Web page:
Struck by the global pandemic, the African economy saw its GDP decline by 2.1% in 2020. However, the post-Covid recovery offers good prospects, particularly in construction and real estate.
Africa has suffered from the sudden halt in global economic exchanges due to the pandemic. In 2020, its GDP (of $2.2 billion) recorded a negative growth of 2.1%. But the post-Covid recovery is confirmed in many sectors. Supported by tourism and the export of raw materials, the continent’s development is based on a galloping demography, gigantic mineral reserves (platinum, chromium, diamonds, cobalt, bauxite, coal, gas, etc.), and on a nature that is still preserved in this immense and diversified region.
The challenge of urbanization
For many economists, Africa appears to be the continent of the future. This is so true that China, Russia, India and, to a lesser extent, Europe, are investing massively in African countries. The exponential demographic growth which is a source of great poverty, particularly in the African subcontinent, can become a major asset for its development if it is accompanied by infrastructures adapted to its domestic market.
The African Development Bank estimates that $170 billion in investments are needed in this sector. Roads, factories, offices and buildings must be built to current standards in order to develop all sectors of the economy, facilitate transport, energy, training and access to information technology.
Urbanization is another major challenge for the future of Africa. The real estate market is one of the most promising in the world. Lagos, Nigeria, is expected to see its population grow from 17 to 24 million between 2020 and 2030. Abidjan, in Côte d’Ivoire, is expected to reach nearly 8 million inhabitants, compared to 5 million today. Everywhere, construction is needed. Major groups are already working to accompany these major upheavals, such as the Duval Real Estate Group in Africa, which has been present in Africa for over 40 years.
From the Maghreb to South Africa, from Senegal to the Horn of Africa, the African continent covers more than 30 million square kilometers, with 54 states and 1.3 billion inhabitants. Of course, situations vary from one region to another. However, the need for housing adapted to the middle classes is enormous. The real estate market therefore offers unique opportunities.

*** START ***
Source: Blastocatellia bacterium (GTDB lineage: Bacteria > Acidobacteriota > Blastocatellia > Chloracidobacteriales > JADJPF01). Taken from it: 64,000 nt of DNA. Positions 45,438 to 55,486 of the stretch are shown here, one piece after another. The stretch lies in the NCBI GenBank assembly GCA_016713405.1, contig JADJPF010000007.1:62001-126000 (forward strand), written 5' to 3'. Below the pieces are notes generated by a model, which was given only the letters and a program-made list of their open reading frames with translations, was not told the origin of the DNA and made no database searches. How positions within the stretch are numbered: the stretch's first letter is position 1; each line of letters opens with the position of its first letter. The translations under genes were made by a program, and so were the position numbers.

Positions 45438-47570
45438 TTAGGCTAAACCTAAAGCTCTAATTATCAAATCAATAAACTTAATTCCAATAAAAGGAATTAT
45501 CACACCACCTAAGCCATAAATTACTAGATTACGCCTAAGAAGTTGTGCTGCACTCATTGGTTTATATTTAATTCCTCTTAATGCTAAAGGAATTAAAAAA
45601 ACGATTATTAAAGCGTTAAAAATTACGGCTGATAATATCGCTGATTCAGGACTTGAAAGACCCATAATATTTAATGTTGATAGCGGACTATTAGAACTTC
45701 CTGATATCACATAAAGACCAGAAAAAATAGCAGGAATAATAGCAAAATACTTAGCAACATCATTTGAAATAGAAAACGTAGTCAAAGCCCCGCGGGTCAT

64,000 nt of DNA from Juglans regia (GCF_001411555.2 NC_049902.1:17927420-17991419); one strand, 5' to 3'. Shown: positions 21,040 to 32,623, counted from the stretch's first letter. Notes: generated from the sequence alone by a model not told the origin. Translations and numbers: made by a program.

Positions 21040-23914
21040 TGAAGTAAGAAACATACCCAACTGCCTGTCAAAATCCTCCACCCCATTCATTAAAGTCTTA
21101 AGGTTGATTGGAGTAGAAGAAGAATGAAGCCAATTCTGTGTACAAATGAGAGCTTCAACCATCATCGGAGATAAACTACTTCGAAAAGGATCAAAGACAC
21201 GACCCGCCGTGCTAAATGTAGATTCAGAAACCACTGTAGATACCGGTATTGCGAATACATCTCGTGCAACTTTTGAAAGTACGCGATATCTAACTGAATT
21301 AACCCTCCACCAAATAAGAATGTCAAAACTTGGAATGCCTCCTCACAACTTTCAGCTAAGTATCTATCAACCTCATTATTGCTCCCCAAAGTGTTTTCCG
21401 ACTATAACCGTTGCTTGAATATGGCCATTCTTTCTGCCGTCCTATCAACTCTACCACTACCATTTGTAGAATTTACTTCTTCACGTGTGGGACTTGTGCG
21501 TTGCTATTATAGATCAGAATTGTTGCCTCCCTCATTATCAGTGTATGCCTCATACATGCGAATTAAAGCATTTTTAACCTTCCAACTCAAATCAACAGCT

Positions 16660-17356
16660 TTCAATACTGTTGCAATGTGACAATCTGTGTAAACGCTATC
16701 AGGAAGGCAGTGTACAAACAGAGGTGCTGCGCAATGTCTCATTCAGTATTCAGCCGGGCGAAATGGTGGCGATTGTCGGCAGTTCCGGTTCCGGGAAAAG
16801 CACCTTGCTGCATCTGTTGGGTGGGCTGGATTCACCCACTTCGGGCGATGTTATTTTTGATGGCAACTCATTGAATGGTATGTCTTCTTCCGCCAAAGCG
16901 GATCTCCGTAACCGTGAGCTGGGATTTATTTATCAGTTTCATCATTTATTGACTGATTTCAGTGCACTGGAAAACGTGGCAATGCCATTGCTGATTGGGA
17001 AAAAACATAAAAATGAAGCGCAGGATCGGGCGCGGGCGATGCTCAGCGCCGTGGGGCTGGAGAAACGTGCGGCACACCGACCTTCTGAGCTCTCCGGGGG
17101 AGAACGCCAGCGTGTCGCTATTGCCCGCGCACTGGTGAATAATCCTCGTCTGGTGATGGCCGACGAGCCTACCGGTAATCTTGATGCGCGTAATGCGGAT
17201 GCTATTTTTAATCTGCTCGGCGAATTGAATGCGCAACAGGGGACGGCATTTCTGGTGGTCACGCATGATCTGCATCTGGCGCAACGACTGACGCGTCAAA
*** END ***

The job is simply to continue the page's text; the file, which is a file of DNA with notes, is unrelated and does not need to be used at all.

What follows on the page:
Africa’s development is still in its infancy. For the seventh consecutive year, French-speaking sub-Saharan Africa has shown the best performance on the continent, according to data provided by the African Development Bank in its “World Economic Outlook” report, published last January,” notes the Centre d’étude et de réflexion sur le monde francophone (CERMF).
This group of 22 countries managed to limit the damage during the pandemic while the rest of the continent recorded a negative growth rate. The recovery here is on solid ground.
Experts estimate that the African economy will reach a GDP of $29 trillion by 2050. It will then play a major role in the global economy thanks to its mineral wealth, but not only. The World Bank expects most of the continent’s countries to reach “middle-income” status, with a per capita GDP of at least $1,000 over the next decade.
Led by a handful of countries such as Nigeria, Africa’s largest economy, but also Egypt, Algeria, Morocco, Angola, Kenya, Ghana (the continent’s second largest economy), Tanzania and a few others, Côte d’Ivoire, Benin, Guinea, Africa appears to be a very promising continent for investors, despite its current difficulties. For all these reasons, Africa remains a continent to conquer.